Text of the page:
“We are in Krakow this weekend. Today it is hot and muggy with temperatures today around 34C (93F) and about the same for Friday. The good news is weather for Sunday’s race will drop down to about 22C (72F),” said Nicholas.
Our organizer Wojtek Mazurkiewicz has grown the event and his team impressively. Last year Poland had about 200 entries, this year we will have eight events with over 600 participants. There will be XTERRA swim’s of 750m/1500m/3000m plus Charity runs of 7K and 21K. Then add five categories of kids races plus short and long distance XTERRA’s and we have a Krakow XTERRA Festival that has the city buzzing.
The park is actually inside Krakow. The swim is in a calcium quarry. ,As mining continued the depth reached underground wells and the entire area began to fill. Today, with the white chalk base, the water is a beautiful azure in the sun leaning a bit towards teal in the shade. Because of its quarry heritage, youngsters love the thrill of jumping off the vertical 15m high cliffs.
XTERRA will start on a small beach at the lake and then have an uphill run, across a bridge over vehicle and pedestrian traffic to T1. From there, the bike does two loops and ends up at T2 well inside the park. The run is also two loops ending just under 10K. The courses are marked and ready to pre ride/run today and the finish build up will happen tonight and tomorrow. The Polish team will be ready to go on Saturday morning at 9am for the swim starts.
Krakow is a largely unknown jewel in central Europe. Perhaps the most famous citizen of Krakow was the hugely popular Pope John Paul II. Dating back to the 7th century you can still enjoy much of the medieval parts of the old town today in the 21st century. The old town must be visited with its huge market square. Wawel Castle and dozens of examples of architectural wonders make this city a walkers paradise. Myths say Krakow was founded when a young man defeated a huge dragon. You can see that dragon today at the castle and decide for yourself.
XTERRA European Director Nicolas Lebrun, previews the field and the trails:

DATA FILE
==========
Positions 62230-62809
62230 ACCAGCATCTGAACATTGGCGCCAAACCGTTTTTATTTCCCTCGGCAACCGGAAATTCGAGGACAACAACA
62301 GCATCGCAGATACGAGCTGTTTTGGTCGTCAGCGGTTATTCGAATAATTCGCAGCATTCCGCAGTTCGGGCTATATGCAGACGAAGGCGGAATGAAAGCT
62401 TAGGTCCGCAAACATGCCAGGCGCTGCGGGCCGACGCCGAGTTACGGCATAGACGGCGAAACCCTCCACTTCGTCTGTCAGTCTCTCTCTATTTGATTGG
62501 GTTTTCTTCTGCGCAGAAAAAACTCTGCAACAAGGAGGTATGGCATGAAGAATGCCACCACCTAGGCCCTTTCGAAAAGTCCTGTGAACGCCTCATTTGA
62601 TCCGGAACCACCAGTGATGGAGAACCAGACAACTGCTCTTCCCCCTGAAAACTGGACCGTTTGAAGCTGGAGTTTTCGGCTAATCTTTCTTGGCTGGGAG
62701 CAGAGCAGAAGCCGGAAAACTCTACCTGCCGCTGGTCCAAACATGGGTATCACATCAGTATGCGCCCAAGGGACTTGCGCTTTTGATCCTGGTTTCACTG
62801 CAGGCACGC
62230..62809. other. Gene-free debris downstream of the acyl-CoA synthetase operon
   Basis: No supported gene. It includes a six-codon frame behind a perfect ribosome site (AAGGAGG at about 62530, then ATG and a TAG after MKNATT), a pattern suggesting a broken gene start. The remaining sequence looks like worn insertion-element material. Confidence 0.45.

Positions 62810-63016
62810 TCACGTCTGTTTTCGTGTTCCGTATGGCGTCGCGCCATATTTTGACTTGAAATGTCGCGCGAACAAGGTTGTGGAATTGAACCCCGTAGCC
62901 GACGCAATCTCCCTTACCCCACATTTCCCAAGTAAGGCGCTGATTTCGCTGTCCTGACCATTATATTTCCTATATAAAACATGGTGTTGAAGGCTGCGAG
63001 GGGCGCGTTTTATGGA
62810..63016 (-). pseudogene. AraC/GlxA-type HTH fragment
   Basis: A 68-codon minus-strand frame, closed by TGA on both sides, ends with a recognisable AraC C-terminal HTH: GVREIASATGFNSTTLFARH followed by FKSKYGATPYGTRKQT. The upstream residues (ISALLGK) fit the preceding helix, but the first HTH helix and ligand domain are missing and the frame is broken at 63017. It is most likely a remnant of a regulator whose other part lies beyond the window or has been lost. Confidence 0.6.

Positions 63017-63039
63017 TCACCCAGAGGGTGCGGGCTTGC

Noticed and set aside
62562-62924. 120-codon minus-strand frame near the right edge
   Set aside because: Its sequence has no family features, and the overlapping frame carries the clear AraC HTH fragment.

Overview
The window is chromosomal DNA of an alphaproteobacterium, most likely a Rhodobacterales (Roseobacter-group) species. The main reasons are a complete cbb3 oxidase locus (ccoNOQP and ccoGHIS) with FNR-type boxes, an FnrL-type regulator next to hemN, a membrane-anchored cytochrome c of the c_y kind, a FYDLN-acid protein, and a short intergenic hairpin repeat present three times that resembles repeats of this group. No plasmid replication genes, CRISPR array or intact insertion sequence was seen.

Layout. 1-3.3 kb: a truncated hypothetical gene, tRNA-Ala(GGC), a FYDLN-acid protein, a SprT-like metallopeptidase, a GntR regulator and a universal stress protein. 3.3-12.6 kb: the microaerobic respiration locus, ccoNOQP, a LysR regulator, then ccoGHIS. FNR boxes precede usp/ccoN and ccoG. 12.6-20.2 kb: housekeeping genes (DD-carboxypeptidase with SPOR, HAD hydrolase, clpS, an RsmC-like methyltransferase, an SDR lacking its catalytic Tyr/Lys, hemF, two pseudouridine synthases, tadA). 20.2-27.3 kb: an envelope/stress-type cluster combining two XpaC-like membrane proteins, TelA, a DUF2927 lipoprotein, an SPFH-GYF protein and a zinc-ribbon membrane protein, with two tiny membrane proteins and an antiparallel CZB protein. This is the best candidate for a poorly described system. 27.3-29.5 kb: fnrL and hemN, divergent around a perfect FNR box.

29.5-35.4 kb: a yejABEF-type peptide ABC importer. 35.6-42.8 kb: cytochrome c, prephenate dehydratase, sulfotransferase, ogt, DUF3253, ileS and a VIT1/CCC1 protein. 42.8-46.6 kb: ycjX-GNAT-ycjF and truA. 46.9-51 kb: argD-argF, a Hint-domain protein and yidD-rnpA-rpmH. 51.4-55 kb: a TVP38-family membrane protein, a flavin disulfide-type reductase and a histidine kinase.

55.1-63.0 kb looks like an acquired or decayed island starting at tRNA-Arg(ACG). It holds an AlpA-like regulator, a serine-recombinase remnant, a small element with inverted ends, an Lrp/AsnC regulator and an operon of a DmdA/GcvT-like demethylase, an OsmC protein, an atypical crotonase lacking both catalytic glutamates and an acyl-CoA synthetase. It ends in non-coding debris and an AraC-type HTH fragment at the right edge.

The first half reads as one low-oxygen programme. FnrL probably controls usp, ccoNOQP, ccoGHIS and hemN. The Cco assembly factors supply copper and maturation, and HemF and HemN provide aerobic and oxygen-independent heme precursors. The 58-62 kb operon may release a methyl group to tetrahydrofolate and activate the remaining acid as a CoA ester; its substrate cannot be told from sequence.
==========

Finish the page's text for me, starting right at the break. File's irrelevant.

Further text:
For me it’s the most fun mountain bike loop in the tour – very twisty, with 80 percent on single track. It reminds me Richmond in Virginia, where I started XTERRA in 2001. It’s the kind of mountain bike loop that you want to ride many times, to work every corner, find the best line, where you will have to shift exiting a corner. You wonder how fast you can go over the moguls – can I ride the tunnel ?! There are two zones on each loop with two different styles and a flat and easy connection in between to let you drink and eat.
The run has fun parts too – be ready to use your hands as you will need to climb. The swim lake is 23C today. Poland like most of Europe was pretty hot last month and you might swim without wet suit in this special place, this old mine, now turned in to a lake.
On the woman’s race, we have a very strong field with 15 elite athletes.
I will start with our locals, who will not fight for the victory, but a place in the top ten and will have a lot of support during the day. Anna Tomica Raced AG last year and was 11th overall for the woman. She wants to start racing XTERRA more and is waiting to show us her improvements on Sunday. Sabina Rzepka used to race with us often. She was a DNF last year and I bet she wants to be strong here in her home country. Not far from Krakow, Kristina Lapinova SLK was 5th here in 2016 and with a podium in the ETU Cross Duathlon championship looks to be in very good shape. She is 18th on the tour with some points from Malta and France.
Close to Poland and leading the tour is Helena Karakova-Erbenova CZE. She has 51 points more than second place and won the first edition here last year. Second place is Brigitta Poor from Hungary, which shares no border with Poland but is not very far south. Poor has three wins this year and was second last year. It will be a big battle with her main rival Helena, and with her ETU title in Cross Triathlon, and a race who will fit her well, she is maybe my favorite for Sunday. Austria is also not very far from Poland so Carina Wasle, 4th in the Euro tour, will arrive after a podium in Romania last week. If she has no problems in the race, she will get back in the top three for the Tour. Nicole Walters is 7th and has not raced with us since XTERRA France where she had a fantastic race. As a very fast swimmer, she will probably be in the front for a while, and has a good chance for the podium. Lizzie Orchard NZL, after her come back in Italy and a solid second place, will also start in Poland. It’s good to see her on the list, that mean also she is now 100% fixed from her long injury.